"Help needed - I don't understand how Python manages memory"
sturlamolden at yahoo.no
Sun Apr 20 16:22:41 CEST 2008
On Apr 20, 2:46 pm, "Hank @ITGroup" <hank.info... at gmail.com> wrote:
> That is my question, after ``del``, sometimes the memory space returns
> back as nothing happened, sometimes not... ...
> What exactly was happening???
Python has a garbage collector. Objects that cannot be reached from
any scope is reclaimed, sooner or later. This includes objects with
reference count of zero, or objects that participate in unreachable
reference cycles. Since Python uses a reference counting scheme, it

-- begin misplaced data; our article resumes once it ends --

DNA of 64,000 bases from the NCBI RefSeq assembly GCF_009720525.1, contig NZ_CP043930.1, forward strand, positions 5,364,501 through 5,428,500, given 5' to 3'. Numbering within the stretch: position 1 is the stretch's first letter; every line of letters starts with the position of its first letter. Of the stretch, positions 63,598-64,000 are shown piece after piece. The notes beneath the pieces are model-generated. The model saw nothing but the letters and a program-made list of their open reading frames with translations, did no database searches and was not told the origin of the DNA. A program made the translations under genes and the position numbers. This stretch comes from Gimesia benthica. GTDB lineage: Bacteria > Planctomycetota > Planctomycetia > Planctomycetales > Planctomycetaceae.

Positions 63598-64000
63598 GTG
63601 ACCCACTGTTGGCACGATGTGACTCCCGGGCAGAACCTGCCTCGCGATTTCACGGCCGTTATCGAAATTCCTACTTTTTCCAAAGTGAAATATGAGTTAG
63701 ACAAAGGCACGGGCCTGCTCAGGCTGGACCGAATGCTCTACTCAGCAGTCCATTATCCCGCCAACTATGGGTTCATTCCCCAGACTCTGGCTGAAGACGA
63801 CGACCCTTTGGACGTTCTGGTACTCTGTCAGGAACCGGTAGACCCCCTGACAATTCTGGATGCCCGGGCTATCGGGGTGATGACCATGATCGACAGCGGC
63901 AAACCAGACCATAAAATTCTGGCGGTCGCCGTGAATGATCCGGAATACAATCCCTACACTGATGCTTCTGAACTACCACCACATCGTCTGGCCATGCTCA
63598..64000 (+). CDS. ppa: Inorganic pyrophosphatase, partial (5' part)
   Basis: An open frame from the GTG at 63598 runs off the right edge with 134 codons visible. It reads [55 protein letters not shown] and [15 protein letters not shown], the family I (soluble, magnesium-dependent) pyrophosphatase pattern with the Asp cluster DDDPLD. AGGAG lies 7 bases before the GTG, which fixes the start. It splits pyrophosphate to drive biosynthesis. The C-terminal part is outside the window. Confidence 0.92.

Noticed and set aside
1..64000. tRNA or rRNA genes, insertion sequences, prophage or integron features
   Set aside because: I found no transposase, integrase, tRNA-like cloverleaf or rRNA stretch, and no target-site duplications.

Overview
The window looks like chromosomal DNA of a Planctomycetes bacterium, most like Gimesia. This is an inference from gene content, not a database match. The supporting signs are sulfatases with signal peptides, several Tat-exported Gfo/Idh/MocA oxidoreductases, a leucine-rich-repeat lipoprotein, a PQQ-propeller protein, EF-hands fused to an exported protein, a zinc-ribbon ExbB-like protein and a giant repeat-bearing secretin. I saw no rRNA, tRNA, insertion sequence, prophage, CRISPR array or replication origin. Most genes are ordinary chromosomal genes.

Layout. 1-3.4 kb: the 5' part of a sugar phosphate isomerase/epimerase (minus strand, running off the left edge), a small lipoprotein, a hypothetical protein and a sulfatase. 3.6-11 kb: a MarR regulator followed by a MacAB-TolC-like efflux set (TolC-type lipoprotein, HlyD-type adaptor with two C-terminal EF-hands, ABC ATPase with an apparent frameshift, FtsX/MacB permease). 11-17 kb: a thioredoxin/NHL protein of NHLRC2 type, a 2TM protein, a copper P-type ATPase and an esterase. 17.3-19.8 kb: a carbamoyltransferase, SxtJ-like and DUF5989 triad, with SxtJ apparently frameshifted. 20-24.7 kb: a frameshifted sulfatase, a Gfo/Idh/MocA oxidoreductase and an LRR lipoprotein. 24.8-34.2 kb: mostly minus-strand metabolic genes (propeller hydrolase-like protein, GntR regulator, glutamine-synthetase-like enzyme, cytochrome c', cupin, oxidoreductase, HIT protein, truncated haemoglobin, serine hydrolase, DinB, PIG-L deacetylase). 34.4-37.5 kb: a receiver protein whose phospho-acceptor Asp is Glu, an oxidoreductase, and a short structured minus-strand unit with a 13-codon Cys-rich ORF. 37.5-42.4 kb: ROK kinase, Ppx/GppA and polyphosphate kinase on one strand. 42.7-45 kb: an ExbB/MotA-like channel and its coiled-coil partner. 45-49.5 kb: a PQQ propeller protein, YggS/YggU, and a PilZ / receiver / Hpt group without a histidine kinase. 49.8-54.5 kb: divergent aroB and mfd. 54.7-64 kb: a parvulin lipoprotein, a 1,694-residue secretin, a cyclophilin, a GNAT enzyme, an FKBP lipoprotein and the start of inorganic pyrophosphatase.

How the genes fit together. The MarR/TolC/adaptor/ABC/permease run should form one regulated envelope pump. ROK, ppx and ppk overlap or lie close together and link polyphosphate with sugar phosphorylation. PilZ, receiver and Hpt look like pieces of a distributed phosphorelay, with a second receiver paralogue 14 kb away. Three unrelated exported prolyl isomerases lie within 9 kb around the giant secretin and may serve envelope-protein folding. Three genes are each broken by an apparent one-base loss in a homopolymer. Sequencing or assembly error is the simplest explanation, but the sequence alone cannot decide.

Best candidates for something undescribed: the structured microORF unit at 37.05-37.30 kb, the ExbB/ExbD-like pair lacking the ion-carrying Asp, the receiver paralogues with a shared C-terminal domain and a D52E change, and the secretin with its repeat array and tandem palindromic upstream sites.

does not tend to accumulate so much garbage as Java or .NET. When the
reference count for an object drops to zero, it is immediately freed.
You cannot control when Python's garbage collector frees an object
What del does is to delete the object reference from the current
scope. It does not delete the object from memory. That is, the del
statement decrements the reference count by one, and removes the
reference from the current scope. Whether it should removed completely
depends on whether someone else is using it. The object is not
reclaimed unless the reference count has dropped all the way down to
zero. If there still are references to the object other places in your
program, it is not reclaimed upon your call to del.
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